Dropzone RTS Gameplay: 15 Minute Matches with 3 Units

By Published September 06, 2016 at 12:07 pm
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If MOBA games are clustered into the overall “strategy” genre, that makes it the most popular in the world. A game like League or HOTS differs heavily from RTS, but the former creators of Rise of Nations think that they can tap into a new audience of strategy fans with a fusion of genres.

Dropzone is an RTS that eliminates base building and instead focuses on player control over three hero-type units, leveraging a sports-like points system as a victory condition. The three pilots man mech fighters, primarily split between the classic Tank, Support, and DPS roles. An additional two classes will be added in the future. Players draft their pilots and load-outs before each match, each load-out offering various passive (Software) and active abilities.

The match runs fifteen minutes and the victory is awarded to whomever scores the most points. Alien hives line the maps – and there are multiple maps, like most RTS games – and contain a “sportsball” equivalent object. That ball can be delivered to a central uplink on the map, awarding a point to the player. Points can also be obtained from map control, e.g. capturing and holding multiple vision towers simultaneously.

The rest of the gameplay can be seen in the video interview below, but we didn't address one interesting point in the below video: The engine and its impact on input latency. Coinciding with our just-published mouse click latency testing, competitive players should be happy to hear that Dropzone's engine drives down input latency to a range of 1-2ms. This is done using a ground-up built engine by Sparkypants, the developers, which avoids the bloat found in pre-built do-it-all engines currently on the market. The team is comprised of experienced developers who've collaborated on several titles, so this isn't the first time they've endeavored to build or maintain custom engines.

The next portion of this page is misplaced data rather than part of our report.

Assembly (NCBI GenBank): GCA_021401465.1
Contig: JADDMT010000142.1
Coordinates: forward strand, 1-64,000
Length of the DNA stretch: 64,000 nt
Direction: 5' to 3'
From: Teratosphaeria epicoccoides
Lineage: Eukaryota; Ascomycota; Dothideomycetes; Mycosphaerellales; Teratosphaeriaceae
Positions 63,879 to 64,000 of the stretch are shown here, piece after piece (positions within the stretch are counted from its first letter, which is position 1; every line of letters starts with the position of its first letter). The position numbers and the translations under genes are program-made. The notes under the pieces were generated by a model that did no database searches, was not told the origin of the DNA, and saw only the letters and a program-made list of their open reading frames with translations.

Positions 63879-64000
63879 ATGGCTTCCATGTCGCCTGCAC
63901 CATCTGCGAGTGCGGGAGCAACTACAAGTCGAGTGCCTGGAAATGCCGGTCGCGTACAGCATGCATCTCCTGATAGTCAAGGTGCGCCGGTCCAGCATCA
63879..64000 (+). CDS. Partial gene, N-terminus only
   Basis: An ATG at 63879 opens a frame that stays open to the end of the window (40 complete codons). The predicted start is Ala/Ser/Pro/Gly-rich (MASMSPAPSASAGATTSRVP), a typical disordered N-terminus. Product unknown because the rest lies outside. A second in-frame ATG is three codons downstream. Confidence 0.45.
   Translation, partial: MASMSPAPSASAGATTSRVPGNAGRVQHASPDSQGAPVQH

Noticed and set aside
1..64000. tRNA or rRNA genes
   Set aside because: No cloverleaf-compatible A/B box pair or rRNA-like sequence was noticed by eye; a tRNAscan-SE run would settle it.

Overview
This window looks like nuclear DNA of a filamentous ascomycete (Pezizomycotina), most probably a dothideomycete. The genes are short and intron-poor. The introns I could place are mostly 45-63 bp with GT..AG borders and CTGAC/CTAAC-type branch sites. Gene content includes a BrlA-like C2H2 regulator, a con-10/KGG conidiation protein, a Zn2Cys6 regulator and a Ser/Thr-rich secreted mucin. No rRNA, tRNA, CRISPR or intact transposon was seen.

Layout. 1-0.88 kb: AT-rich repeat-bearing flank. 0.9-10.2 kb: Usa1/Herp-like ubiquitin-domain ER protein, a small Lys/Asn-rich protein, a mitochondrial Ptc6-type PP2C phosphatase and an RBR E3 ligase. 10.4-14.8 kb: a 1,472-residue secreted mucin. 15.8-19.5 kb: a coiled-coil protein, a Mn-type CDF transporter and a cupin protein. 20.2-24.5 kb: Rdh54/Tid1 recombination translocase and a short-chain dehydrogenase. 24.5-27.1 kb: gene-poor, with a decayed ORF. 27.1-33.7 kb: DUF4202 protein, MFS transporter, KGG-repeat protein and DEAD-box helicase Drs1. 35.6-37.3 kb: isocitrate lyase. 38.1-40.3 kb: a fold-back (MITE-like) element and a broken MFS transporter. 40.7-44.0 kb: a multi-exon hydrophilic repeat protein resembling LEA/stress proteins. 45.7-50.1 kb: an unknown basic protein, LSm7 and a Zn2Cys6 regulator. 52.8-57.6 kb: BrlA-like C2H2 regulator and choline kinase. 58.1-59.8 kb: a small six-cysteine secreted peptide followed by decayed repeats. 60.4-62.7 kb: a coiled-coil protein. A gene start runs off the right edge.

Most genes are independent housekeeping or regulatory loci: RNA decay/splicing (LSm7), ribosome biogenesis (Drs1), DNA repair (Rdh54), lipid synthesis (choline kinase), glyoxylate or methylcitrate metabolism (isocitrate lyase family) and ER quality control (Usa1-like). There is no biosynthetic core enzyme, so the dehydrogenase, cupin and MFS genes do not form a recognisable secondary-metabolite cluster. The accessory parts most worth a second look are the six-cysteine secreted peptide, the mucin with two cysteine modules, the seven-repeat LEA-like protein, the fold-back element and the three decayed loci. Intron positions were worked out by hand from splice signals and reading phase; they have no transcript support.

More below:

Editorial: Steve "Lelldorianx" Burke
Video: Keegan "HornetSting" Gallick

Steve Burke

Steve started GamersNexus back when it was just a cool name, and now it's grown into an expansive website with an overwhelming amount of features. He recalls his first difficult decision with GN's direction: "I didn't know whether or not I wanted 'Gamers' to have a possessive apostrophe -- I mean, grammatically it should, but I didn't like it in the name. It was ugly. I also had people who were typing apostrophes into the address bar - sigh. It made sense to just leave it as 'Gamers.'"

First world problems, Steve. First world problems.

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